How to trim a tree

July 23rd, 2016

This video demonstrates an efficient way to trim a tree:

(Thanks to Vaughn Tan for bringing this to our attention.)

What a difference a colon makes (to academic citations)

July 22nd, 2016

ColonFollowing our recent report on the (report of the) finding that Short Paper Titles Tend to Have a Longer Reach (Improbable Research, June 16th 2016) we now inform about (research about) another possible method that academic authors might use to lever increased attention for their paper – with the disarmingly simple trick of adding a colon   :   somewhere in the title. See: ‘What a difference a colon makes: How superficial factors influence subsequent citation’ in: Scientometrics, March 2014, Volume 98, Issue 3, pp 1601-1615, by Maarten van Wesel, Sally Wyatt, and Jeroen ten Haaf.

Notes:
[1] The paper, which notably has a colon in its own title, has (at the time of writing) been cited 12 times.
[2] This format is currently not in vogue :—
[3] Colonic recommendations from the late Professor Larry Trask,
(as maintained by the Department of Informatics, University of Sussex).

Also see: ‘Ellipsis in English Literature’

Counting Things that Could Exist (philosophically)

July 21st, 2016

Prof-RosefeldProfessor Tobias Rosefeldt, of the Humboldt-Universität zu Berlin, Germany, counts things that could exist – in particular, he specifically does so in a new paper for The Philosophical Quarterly.

“Consider a tailor who works for a company that sells business suits as well as hipster suits. She has two business trousers and two business jackets in front of her and wonders in which combinations she should arrange them and whether she should dye the resulting suits pinkish in order to produce hipster suits or not. She asks herself the following question: ‘How many possible suits could I make by combining and dying the two jackets and the two trousers?’ “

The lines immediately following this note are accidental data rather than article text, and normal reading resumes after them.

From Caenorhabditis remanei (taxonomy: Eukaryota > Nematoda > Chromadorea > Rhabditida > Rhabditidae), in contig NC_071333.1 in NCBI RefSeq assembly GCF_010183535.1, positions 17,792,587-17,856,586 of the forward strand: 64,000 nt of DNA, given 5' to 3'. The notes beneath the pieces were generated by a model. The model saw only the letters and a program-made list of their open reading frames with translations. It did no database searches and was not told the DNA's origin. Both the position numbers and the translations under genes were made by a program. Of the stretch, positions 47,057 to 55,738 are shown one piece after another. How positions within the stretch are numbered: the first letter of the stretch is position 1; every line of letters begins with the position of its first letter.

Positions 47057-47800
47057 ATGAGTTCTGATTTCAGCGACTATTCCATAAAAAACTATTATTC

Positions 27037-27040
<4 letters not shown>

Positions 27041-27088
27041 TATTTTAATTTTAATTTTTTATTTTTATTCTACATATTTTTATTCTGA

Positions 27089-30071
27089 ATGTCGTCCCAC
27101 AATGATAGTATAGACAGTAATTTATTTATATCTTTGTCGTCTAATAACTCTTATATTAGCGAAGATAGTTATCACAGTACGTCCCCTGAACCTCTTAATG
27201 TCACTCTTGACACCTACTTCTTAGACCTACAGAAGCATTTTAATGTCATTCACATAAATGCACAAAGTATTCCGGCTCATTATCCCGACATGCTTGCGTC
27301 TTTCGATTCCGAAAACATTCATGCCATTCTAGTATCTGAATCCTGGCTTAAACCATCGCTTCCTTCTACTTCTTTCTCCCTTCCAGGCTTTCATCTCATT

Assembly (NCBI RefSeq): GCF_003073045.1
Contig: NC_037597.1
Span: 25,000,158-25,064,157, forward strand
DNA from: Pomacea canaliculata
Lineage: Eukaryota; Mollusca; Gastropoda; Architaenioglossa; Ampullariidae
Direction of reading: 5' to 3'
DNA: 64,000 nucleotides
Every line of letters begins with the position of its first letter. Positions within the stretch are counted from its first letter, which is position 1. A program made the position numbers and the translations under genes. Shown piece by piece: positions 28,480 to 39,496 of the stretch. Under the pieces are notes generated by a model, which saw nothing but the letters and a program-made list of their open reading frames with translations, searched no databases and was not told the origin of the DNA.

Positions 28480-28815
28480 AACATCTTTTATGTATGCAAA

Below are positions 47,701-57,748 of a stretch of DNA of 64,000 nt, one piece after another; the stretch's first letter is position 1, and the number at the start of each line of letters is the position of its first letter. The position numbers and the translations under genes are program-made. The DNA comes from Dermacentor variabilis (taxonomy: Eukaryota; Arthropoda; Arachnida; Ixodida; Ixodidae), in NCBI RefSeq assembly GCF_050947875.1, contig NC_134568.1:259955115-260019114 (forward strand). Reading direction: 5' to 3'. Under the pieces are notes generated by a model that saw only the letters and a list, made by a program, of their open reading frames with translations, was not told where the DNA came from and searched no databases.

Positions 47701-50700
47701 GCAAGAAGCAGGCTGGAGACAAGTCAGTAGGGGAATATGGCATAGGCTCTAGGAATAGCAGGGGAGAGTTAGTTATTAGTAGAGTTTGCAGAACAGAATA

Note that the imagined suits in the imagined example don’t actually exist, nevertheless, is it possible to ‘count’ them? The author bears in mind previous work on imaginary suit-counting, particularly the writings of Timothy Williamson ((1998). ‘Bare Possibilia’, in Erkenntnis, 48, 257–73.)

“Williamson assumes that a suit is constituted by a jacket and a pair of trousers that are originally hung together and that at most one possible suit can be made of a given jacket and a pair of trousers. He then shows that, given two jackets J1 and J2 and two pairs of trousers T1 and T2, there are four possible suits that could be made from J1, J2, T1 and T2, although it is impossible that there are ever more than two suits that are made from the set.”

The professor comes to a number of conclusions regarding such possibilia, arguing that (amongst other things) such cases –

“[…] should be understood as cases of quantification not over individual possible objects but rather over kinds of objects, some of which do not actually have instances.”

See: ‘Counting Things that Could Exist’ preprint in: The Philosophical Quarterly, May 16, 2016.

BONUS free thought experiment. Based on the author’s example regarding the numerical possibilia of  ‘Tomato Salads’, discuss how many could exist. [resauces]

Do Cats Sometimes Pay Some Attention to Their Owners? [Podcast 73]

July 20th, 2016

The whether and when and how often of cats possibly paying attention to their owners is the main thing in this week’s Improbable Research podcast. Oh, and lots of Jean Berko Gleason and her cat, Foster.

SUBSCRIBE on Play.it, iTunes, or Spotify to get a new episode every week, free.

This week, Marc Abrahams  — with dramatic readings by Boston University psychologist Jean Berko Gleason — tells about:

The mysterious John Schedler or the shadowy Bruce Petschek perhaps did the sound engineering this week.

The Improbable Research podcast is all about research that makes people LAUGH, then THINK — real research, about anything and everything, from everywhere —research that may be good or bad, important or trivial, valuable or worthless. CBS distributes it, on the CBS Play.it web site, and on iTunes and Spotify).

Colorful names of bolus material: Superflab

July 19th, 2016

Investigator Terry Sarnoff writes: “My nomination for your Colorful Names of Bolus Material contest is Superflab.”

Prior to receiving this note from investigator Sarnoff, we were not aware that we have colorful Names of Bolus Material contest. Here is a detail from a promotional flyer for Superflab, sent, along with that note, by investigator Sarnoff:

superflab